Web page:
KISMIF Conference 2020

CALL KISMIF Conference 2018





We are pleased to announce the fifth KISMIF International Conference ‘Keep It Simple, Make It Fast! DIY Cultures and Global Challenges’ (KISMIF Conference 2020) which will take place in Porto, Portugal, between 8 July and 11 July 2020. The submission of abstracts for this conference is open to academic researchers working in all areas of sociology, anthropology, history, cultural economics, cultural studies, geography, philosophy, urban planning, media, and cognate disciplines, such as design, illustration, popular music, cinema, visual and performing arts. This initiative follows the great success of the past four KISMIF Conferences (held in 2014, 2015, 2016 and 2018) and brings together an international community of researchers focusing on underground music scenes and do-it-yourself cultures.


The KISMIF Conference offers a unique forum where participants can discuss and share information about underground cultures and DIY practices. KISMIF focuses on cultural practices that are often pitched against more mainstream, mass-produced and commodified forms of cultural production and mediation. Aligned with this is an anti-hegemonic ideology focused around aesthetic and lifestyle politics. KISMIF is the first, and so far only, conference in the world to examine the theory and practice of DIY cultures as an increasingly significant form of cultural practice in a global context. The conference has a multidisciplinary approach, welcoming contributions from the global community of scholars, artists, and activists working on all aspects of underground scenes and DIY cultures, and based on various methodologies — quantitative, qualitative and mixed-methods analysis. The goal is to discuss not only music but also other artistic fields such as film and video, graffiti and street art, theatre and the performing arts, literature and poetry, radio, programming and editing, graphic design, illustration, cartoons and comic fiction.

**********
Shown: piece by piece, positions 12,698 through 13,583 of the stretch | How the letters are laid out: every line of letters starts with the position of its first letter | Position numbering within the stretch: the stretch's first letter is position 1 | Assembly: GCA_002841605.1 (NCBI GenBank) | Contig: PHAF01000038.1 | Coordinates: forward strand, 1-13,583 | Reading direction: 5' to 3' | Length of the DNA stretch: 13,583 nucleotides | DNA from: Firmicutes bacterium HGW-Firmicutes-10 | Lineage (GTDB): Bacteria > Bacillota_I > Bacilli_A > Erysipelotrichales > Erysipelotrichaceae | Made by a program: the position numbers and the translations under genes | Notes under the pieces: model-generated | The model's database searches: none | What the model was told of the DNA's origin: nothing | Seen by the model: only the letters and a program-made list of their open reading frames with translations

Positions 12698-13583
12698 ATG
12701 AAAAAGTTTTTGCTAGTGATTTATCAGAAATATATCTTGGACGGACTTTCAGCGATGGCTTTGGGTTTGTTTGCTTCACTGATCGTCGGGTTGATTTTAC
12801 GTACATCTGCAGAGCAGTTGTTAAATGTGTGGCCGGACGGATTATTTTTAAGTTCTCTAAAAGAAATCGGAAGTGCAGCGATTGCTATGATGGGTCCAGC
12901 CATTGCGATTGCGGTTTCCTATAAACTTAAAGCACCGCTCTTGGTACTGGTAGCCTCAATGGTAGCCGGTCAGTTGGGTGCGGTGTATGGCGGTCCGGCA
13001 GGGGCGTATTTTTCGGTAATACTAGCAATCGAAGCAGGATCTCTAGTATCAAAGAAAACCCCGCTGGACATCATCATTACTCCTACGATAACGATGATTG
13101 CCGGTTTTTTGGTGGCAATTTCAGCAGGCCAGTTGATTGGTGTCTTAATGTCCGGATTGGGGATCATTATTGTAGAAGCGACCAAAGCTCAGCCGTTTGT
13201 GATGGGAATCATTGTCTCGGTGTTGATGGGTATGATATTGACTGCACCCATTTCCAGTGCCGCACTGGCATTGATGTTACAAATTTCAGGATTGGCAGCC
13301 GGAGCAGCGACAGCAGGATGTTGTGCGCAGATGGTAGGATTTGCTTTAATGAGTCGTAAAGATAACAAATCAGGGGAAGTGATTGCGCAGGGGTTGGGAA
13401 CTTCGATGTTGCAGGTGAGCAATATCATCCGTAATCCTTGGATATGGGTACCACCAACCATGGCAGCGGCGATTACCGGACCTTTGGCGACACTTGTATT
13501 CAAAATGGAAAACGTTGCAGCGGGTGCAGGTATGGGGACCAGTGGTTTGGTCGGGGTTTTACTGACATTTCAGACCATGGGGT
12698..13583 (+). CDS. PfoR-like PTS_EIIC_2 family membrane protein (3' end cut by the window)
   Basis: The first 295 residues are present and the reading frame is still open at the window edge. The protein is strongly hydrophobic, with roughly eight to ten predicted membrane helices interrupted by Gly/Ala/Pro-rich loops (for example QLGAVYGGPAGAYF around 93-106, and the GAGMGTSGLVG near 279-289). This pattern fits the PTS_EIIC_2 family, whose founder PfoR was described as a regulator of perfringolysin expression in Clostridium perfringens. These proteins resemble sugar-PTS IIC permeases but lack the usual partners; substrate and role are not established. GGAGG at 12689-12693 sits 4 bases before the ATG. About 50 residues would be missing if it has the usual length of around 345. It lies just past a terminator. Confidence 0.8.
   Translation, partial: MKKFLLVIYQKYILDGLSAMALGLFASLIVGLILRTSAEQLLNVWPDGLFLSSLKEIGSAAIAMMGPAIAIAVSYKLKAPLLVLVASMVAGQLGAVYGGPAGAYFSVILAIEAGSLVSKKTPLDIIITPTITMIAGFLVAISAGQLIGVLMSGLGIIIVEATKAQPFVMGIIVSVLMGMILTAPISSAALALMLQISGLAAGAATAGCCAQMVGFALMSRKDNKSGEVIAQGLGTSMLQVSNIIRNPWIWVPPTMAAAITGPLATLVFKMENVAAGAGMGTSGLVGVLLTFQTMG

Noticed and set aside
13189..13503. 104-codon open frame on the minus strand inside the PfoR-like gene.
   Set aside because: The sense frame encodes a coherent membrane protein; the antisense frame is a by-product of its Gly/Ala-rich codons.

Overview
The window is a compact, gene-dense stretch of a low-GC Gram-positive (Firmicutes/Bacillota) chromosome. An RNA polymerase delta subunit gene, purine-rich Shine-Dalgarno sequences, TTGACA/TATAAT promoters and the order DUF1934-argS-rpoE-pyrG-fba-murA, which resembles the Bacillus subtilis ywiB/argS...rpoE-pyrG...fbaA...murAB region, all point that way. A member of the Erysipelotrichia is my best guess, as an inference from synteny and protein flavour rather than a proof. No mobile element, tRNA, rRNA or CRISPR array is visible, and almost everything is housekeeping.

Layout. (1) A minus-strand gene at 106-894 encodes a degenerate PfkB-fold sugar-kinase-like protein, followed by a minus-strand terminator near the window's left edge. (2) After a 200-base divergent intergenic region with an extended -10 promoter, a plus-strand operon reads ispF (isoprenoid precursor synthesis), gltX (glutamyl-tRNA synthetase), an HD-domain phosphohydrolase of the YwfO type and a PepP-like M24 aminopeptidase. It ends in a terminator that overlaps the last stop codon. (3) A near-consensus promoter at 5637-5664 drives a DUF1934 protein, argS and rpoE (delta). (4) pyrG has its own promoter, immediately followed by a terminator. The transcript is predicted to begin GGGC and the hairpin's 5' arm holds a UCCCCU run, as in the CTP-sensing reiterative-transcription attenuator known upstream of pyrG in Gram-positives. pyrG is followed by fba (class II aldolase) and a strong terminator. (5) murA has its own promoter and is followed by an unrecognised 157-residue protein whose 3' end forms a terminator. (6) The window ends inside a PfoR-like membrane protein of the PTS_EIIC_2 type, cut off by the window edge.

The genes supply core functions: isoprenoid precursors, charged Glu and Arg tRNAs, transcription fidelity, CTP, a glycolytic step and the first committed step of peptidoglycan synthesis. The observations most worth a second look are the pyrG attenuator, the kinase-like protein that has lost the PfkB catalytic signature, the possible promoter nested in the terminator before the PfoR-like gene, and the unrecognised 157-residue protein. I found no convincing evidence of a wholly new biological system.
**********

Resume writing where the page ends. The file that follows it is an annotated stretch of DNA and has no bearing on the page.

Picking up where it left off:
Seeking to respond to the desire reiterated by researchers, artists and activists present at previous KISMIF conferences, the 5th KISMIF will focus on ‘DIY Cultures and Global Challenges’. The world is currently living through a maelstrom of societal challenges. In parallel to the questions of migration, populism and an upsurge in nationalism, we find growing antagonisms facilitated by austerity, displacement, racism, class tensions, economic crisis and environmental change. As such, the world is becoming an increasingly precarious place. In this context, we truly believe that DIY cultures—and the diverse processes and ways in which they work—offer real resources and forces for hope and change. As a cultural form and practice, DIY has evolved from its early history during the punk era of the 1970s to become a trans-local and innovative matrix of culture. At its core is a desire to blur boundaries, demystify processes and provide space for marginal voices and communities. For all its spiky confrontation, punk’s cultural practices—its DIY ethos, networks, spaces and means of communication (records, styles, fanzines, cinema, performance, video art, design and other diverse creativities)—have facilitated and allowed for inclusivity and agency. While not neglecting or forgetting its origins, such an ethos may be brought to the fore when addressing questions of ongoing social change. Within DIY practice lies the potential to overturn existing hierarchies, to respond to many current challenges and to engage constructively with social, racial, sexual, gender, health and other differences.